Working Within an Imperfect System

British Literature – The Lais of Marie de France

Fine silk draped the ceilings of the court hall, announcing the entrance of a lady of which none could compare. Riding on the back of a white palfrey, the town watched her pass with gaping mouths. Here, now, a lady has come of which “there is none more beautiful in the world” (Marie de France 550). No stitch of clothing nor inch of skin on her body was left unperfected or unmentioned in her description. From a neck “whiter than snow on a branch” (Marie de France 564) to her “beautiful mouth, well-set nose, / dark eyebrows and elegant forehead,” (Marie de France 566-567) Marie de France, author of Lanval, devotes much of the romantic poem to the description of her heroine’s appearance with explicit exactness. As the plot of Lanval revolves entirely about the bodies and appearance of women, many would describe the work as dehumanizing, written to scrutinize the female body so as to objectify the female. Because all importance was placed on the town looking upon her, the lady may be seen as an object of the sentence, incapable of enabling action or influencing the plot. However, the importance placed on her body gave the lady a power to command the attention of the King’s court, of an entire town, to save the life of her loved one. In harnessing the power given to her body, the lady of Lanval finds a means to execute her own agenda within Camelot’s imperfect, gendered system, becoming an enabler of the plot. Marie de France’s Lanval is a progressive text, sending a message to her work’s audience, the court, and women of her society that, in working within an imperfect system, women have the capability and drive to become heroes in their own right.

Marie de France’s Anglo-Norman society was a militaristic one, a place in which those of a newly-instated “military élite totally focussed on war” (British Broadcasting Corporation, 2011). Men held the forefront as warriors while women of the court were left in the home, not to deal with war, but of love and literature. Despite their utter lack of power in society’s militaristic sphere, it is thought that women held governance of these gentler topics and are cited within known works of the time, namely Andreas Capellanus’s Latin treatise, as a supreme court rendering decisions on difficult questions of this field (Greenblatt 2012, 12). It is today thought that their literary taste “had a significant role in fostering the rise of romance in France and Anglo-Norman England” (Greenblatt 2012, 12). While the societal popularization of romance and the subject of love may be seen as an establishment of female power, the effect of this popularization was quite the opposite. Romances were written by men in which they wrote about other men’s “knightly adventures (as) a means of exploring psychological and ethical dilemmas that the knights must solve, in addition to displaying martial prowess in saving ladies” (Greenblatt 2012, 11).  Robbing women of their power over literature and love, romances were brought to a sphere of military insight, a place of which men held authority. Men were the enablers of the plot, both hero and villain, while ladies were objects which the plot acted upon, damsels in distress to be rescued. As the only founding female poet of romance, Marie de France instead turned this literary trope on its head.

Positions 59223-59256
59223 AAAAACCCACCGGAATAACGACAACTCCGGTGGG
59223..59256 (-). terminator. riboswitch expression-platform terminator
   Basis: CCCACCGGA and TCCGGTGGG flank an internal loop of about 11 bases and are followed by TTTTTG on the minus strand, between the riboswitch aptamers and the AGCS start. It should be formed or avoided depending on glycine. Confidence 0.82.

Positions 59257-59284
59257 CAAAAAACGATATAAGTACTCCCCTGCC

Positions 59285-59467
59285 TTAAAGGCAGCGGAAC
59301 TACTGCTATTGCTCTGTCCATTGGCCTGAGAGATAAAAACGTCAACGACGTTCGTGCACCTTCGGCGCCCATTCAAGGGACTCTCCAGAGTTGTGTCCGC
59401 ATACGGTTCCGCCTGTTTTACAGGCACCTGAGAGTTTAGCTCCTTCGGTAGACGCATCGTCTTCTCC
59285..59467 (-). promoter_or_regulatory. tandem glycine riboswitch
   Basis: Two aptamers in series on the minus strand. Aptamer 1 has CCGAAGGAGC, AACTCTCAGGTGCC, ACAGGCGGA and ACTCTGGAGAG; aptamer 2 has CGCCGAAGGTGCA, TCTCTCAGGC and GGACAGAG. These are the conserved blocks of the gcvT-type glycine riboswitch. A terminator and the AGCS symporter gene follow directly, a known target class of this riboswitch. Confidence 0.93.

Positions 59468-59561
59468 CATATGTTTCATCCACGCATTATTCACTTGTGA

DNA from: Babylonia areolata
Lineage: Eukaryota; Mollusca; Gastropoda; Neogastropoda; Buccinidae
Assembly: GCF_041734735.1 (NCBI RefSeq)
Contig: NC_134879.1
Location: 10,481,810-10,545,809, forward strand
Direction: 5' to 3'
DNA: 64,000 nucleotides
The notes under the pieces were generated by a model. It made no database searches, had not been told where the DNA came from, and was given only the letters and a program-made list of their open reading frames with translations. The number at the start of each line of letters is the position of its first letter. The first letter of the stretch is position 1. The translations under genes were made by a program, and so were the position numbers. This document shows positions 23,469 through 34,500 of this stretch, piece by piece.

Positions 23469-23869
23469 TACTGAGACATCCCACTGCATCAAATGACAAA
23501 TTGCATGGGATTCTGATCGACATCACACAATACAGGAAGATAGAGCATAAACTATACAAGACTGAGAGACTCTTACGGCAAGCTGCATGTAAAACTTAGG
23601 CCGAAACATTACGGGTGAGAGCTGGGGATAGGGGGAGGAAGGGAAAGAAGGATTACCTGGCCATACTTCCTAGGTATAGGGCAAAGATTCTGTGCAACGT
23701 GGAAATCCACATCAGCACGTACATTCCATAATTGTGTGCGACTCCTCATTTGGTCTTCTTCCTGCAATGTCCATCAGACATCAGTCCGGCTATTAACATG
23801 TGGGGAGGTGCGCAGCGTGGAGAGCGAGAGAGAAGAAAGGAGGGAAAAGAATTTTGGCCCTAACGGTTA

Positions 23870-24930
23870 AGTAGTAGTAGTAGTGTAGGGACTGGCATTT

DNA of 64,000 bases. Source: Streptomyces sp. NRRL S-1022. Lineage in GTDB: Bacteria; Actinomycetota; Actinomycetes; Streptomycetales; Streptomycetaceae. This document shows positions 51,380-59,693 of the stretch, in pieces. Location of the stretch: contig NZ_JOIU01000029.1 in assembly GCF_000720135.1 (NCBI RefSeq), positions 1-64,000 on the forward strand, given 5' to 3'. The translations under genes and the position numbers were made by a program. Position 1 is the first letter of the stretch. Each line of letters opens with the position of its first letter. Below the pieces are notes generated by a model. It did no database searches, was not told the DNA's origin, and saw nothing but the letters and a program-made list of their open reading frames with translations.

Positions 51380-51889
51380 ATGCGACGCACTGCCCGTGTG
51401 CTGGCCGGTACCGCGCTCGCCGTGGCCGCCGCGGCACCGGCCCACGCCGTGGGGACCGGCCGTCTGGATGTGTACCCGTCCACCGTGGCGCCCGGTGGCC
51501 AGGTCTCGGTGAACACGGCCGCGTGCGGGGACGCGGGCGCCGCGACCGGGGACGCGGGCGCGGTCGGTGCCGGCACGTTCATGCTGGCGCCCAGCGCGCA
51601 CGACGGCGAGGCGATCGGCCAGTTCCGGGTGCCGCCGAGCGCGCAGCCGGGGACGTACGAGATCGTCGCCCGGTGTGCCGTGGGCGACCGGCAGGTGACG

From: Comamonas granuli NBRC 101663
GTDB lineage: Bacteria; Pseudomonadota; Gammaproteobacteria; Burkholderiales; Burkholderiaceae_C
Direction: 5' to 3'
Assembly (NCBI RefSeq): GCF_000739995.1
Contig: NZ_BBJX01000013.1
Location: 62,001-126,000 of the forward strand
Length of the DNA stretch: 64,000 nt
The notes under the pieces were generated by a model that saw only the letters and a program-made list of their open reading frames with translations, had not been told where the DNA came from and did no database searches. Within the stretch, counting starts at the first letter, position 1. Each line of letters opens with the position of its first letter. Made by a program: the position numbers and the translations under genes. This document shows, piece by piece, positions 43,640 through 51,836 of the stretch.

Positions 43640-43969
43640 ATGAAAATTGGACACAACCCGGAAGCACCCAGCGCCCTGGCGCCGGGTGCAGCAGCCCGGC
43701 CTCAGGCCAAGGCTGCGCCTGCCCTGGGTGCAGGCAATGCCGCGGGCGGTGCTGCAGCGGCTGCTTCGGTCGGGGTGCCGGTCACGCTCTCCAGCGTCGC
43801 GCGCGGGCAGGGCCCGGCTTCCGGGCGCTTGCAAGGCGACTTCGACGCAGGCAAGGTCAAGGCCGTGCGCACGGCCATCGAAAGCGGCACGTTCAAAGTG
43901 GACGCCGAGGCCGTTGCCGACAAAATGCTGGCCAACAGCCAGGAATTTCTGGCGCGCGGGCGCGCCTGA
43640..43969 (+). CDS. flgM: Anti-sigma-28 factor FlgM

From the beginning of the work, Marie de France expresses the brokenness of her work’s society, Lanval’s Camelot. The Round Table is described as a group in which kings gave some of their household nothing, disrespecting the symbiotic tradition of lord and thane, and knights lacked camaraderie, envying others around them and “feign(ing) the appearance of love” (Marie de France 24). Towards Lanval the knights of the Table felt that, “if something unpleasant happened to him, / (the others) would not have been at all disturbed” (Marie de France 25-26).  Most markedly, however, both Camelot and the Round Table were entirely devoid of female presence. Women are not mentioned until after Lanval had left the city, had “mounted on his horse / and went off,” searching for better (Marie de France 41-42). This is a society in which women held no power other than that given to them by their bodies, by childbirth and sexual appeal. Just as Marie de France wrote within and of an imperfect system, the lady of Lanval used the system as it was, commanding it on her own terms to achieve her own ends. The attention created by the entrance of lady of Lanval and her followers was not accidental; it was demanded. As the lady walked among them, “she proceeded at a slow pace,” allowing all the chance to look upon her, her beauty, the jewels she wore, the elegance of her apparel and steed. Once before the king, “she let her cloak fall / so that they could see her better” (Marie de France 605-606). No longer the object of the plot or others’ actions, the people of the town did not merely look at her. She made them look, stating that, “if he (Lanval) can be acquitted through me, / let him be set free” (Marie de France 623-634). Here the lady is shown not as an object, but as a knight would be: facing the enemy in all her glory to save her love from harm.